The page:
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Odds stacked against Thorpe, but don’t count him out

Mon., Feb. 7, 2011

PARIS – Ian Thorpe versus Michael Phelps, a chlorinated version of Godzilla versus King Kong. Just imagine. Guaranteed to get top billing next year at the London Olympics.

If it happens.

Might not. Or may be an anticlimax if it does.

So what? Until reality proves otherwise, let’s revel in the fantasy of these human fish, the greatest swimmers of their times, competing in one last Olympics together.

There is always a rush to judgment when an athlete of Thorpe’s stature announces that he or she is making a comeback.

The quick consensus is that the sequel is rarely as good as the original. The standard examples – Bjorn Borg’s feeble 1991 return with a wooden racket, Michael Jordan’s deflating two seasons with the Washington Wizards, Michael Schumacher’s so far ho-hum comeback to Formula One – are dusted off to support the argument that, more often than not, ex-athletes are wiser to stay retired.

That is likely true for the Thorpedo, too.

For starters, his sudden desire to swim at the 2012 Games has come awfully late, making it look more like a whim than a well thought-out plan. He’s got less than 550 days to get back into Olympic shape and little more than a year until the Australian tryouts in March 2012. But if he rushes too quickly, Thorpe risks an injury that could wreck this comeback before it’s really begun.

His age, 28, shouldn’t be a problem. But even assuming that Thorpe is lucky enough to train without hitches and that 30-40 hours in the pool each week don’t soon dampen his ardor, much of 2011 will still be a write-off for cleaning away the rust.

As for any swimmer coming out of retirement, Thorpe must wait nine months before competing, so dope testers can first give him an all-clear. He’ll therefore miss the world championships in July that would have given an early indication of whether he can still measure up against the best.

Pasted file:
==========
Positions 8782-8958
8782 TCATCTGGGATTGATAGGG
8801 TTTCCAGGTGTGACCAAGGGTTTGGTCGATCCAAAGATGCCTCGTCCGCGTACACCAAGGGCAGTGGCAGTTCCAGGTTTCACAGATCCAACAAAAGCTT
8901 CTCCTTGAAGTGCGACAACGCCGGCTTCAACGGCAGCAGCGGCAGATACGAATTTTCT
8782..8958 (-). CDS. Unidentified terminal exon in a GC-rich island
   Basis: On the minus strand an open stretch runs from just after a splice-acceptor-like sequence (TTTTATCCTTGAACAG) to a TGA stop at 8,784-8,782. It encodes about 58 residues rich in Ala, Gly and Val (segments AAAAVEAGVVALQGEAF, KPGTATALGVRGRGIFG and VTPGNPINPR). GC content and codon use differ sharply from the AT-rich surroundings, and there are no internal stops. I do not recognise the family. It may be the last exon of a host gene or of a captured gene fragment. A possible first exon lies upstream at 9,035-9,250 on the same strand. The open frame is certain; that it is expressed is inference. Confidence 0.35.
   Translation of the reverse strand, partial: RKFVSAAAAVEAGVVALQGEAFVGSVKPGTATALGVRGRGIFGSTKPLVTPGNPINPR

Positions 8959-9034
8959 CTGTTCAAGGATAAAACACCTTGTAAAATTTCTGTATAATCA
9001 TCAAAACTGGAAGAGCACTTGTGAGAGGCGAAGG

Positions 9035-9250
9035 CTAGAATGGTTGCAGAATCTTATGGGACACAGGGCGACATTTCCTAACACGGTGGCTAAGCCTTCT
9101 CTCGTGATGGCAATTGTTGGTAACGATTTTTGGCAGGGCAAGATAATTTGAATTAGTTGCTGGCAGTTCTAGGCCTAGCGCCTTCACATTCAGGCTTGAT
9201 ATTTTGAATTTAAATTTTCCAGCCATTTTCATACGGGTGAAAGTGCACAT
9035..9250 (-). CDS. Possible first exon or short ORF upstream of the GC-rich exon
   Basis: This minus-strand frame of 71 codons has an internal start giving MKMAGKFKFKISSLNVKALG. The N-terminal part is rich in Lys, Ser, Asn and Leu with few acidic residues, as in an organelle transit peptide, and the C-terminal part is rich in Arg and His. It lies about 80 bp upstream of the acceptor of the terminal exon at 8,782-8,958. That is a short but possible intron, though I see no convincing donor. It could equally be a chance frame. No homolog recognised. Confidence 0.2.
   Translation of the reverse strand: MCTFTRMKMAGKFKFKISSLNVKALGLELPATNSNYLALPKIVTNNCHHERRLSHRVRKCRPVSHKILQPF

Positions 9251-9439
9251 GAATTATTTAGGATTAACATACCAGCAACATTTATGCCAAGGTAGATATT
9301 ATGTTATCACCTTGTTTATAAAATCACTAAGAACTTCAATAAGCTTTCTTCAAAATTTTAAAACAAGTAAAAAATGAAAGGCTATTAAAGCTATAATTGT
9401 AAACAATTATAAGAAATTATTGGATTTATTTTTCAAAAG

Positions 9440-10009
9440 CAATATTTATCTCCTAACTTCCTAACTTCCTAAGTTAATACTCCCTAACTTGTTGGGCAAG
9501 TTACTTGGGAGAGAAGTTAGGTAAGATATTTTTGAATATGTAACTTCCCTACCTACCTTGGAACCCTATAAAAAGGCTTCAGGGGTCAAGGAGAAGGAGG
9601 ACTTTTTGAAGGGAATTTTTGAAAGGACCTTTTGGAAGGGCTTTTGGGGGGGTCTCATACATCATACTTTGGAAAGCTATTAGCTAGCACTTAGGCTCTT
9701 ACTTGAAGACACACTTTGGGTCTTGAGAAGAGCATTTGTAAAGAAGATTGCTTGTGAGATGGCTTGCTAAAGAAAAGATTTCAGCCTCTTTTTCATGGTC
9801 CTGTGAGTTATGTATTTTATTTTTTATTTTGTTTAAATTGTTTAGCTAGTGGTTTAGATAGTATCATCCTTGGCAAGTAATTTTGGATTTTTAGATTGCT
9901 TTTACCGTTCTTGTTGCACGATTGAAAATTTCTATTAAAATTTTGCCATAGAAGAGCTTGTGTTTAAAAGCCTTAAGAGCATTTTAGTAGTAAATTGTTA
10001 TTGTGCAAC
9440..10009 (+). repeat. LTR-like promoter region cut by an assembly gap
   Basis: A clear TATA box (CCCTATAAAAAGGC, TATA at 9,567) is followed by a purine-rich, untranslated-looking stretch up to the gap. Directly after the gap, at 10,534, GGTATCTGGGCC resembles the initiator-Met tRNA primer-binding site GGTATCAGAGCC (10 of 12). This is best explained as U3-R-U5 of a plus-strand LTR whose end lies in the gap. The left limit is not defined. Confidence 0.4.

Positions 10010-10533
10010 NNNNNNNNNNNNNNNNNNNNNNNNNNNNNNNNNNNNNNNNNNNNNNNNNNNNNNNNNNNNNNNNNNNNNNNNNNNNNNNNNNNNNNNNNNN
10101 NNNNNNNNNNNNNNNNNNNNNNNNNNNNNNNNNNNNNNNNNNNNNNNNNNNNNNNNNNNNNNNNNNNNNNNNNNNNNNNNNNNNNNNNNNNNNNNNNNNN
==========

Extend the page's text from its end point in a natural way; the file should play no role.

In other words, the odds are stacked against him. All the more reason why Thorpe should be applauded for giving this adventure a whirl. It could end poorly, be criticized as foolhardy, embarrassing, a sad grab for attention or money. And that makes it brave, too. As Thorpe says, it would have been easier to stay retired.

“I have had an almost flawless career, and I put that at risk,” he said.

Thorpe is hoping for a spot on Australia’s 400- and 800-meter freestyle relay teams. Which events Phelps will swim may not be known until after this year’s world championships. But two of Phelps’ record eight golds at the 2008 Beijing Games came in those freestyle races. And Phelps and Thorpe both raced in the 800-meter freestyle relay at the 2004 Athens Games. It was one of the most dramatic races of those Olympics, outshining even their head-to-head individual battle with Pieter van den Hoogenband in the 200 freestyle – which Thorpe won.

Now, thanks to Thorpe, we have a shot of seeing them do it all over again.

Perhaps nothing will come of it. But at least Thorpe will have tried. And that has to be better than not trying at all.

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